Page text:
The Strowger system was widely used until the development of the more reliable crossbar switch, an electromechanical switch with a matrix of vertical and horizontal bars and simpler motions.

Patent details
Strowger’s patent (US 447918) specifies dialing equipment at the customer location and the switching equipment at the central office.

The customer device creates trains of on-off current pulses corresponding to the digits 1-9, and 0 (which sent 10 pulses). This equipment originally consisted of two telegraph keys engaged by knife switches, and evolved into the rotary dial telephone.

The central office switching equipment had a two-motion stepping switch. A contact arm could be moved up and down to select one of ten rows of contacts, and then rotated to select one of ten contacts in that row, a total of 100 choices. The stepping motion was controlled by the current pulses coming from the originating customer’s telegraph keys, and later from the rotary dial.

Two-motion mechanism
The Strowger switch had three banks of contacts; what appear to be continuous arcs of metal might be shields; individual contacts are hidden. Toward the upper end of each shaft are two copper-colored ratchets. The upper one has ten grooves, and raises the shaft. The lower one has long vertical teeth (on the other side, hidden).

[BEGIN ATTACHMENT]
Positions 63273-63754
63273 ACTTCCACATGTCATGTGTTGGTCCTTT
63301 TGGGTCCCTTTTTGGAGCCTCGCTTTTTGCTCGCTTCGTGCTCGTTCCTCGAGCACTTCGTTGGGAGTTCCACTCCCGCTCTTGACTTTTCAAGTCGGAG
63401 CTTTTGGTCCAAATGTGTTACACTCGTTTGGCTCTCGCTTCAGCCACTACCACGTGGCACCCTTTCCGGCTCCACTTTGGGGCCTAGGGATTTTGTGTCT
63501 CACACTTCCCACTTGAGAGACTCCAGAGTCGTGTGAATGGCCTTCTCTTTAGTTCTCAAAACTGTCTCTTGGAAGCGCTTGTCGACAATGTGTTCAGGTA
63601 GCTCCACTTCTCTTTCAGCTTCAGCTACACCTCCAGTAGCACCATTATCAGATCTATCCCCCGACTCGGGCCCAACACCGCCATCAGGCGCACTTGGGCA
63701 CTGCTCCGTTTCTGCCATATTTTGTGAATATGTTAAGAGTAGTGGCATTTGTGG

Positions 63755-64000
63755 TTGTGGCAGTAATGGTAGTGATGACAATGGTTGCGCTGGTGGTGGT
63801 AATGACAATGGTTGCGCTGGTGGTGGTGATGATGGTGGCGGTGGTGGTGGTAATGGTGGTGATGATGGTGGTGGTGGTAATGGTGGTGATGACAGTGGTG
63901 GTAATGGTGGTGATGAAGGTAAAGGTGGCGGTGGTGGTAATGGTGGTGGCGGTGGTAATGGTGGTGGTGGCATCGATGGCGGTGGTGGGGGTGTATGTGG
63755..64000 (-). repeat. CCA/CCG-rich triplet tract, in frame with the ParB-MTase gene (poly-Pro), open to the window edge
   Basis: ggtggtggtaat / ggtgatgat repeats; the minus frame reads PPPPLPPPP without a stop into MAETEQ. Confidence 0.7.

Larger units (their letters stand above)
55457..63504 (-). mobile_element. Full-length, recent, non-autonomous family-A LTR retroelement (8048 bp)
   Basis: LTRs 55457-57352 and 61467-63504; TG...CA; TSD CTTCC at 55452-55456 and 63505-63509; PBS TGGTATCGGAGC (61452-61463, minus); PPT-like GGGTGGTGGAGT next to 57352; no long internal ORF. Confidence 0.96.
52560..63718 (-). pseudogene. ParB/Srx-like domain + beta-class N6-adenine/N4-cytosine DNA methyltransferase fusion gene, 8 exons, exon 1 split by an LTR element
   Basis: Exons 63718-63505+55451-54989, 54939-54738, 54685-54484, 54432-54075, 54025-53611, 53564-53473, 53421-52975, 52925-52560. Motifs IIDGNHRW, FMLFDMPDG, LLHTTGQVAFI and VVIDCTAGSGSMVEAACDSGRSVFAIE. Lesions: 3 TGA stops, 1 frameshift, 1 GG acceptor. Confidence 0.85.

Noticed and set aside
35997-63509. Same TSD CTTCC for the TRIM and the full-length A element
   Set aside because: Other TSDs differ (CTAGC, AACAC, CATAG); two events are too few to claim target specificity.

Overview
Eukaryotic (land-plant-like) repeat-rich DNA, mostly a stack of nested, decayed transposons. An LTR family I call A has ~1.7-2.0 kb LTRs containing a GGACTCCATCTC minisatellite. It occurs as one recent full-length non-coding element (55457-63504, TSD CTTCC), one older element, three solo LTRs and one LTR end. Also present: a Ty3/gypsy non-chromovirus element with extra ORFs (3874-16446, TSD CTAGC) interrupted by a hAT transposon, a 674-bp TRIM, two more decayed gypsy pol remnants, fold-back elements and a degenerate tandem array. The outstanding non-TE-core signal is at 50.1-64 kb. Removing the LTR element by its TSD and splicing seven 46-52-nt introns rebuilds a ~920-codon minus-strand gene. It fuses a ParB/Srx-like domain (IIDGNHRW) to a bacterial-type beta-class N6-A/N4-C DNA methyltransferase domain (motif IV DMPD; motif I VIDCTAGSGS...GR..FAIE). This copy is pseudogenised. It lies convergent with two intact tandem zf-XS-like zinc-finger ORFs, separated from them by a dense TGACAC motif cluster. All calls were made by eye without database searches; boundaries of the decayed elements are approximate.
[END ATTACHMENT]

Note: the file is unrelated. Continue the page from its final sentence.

The Strowger switch used two telegraph type keys on a telephone set for dialing. Each key required a separate wire to the exchange. The keys were tapped to step the switch in two stages. The first set of incoming pulses raises the armature of an electromagnet to move a shaft which selects the desired level of contacts, by engaging a pawl with the upper ratchet. Another pawl, pivoting on the frame, holds the shaft at that height as it rotates. The second set of pulses, from the second key, operates another electromagnet. Its pawl engages the (hidden) vertical teeth in the lower ratchet to rotate the shaft to the required position. It is kept there against spring tension by a pawl pivoted on the frame. When the switch returns to its home position, typically when a call is complete, a release magnet disengages the pawls that hold the shaft in position. An interlock ensures that the spring on the shaft rotates it to angular home position before it drops to its home position by gravity.

Development of the Strowger system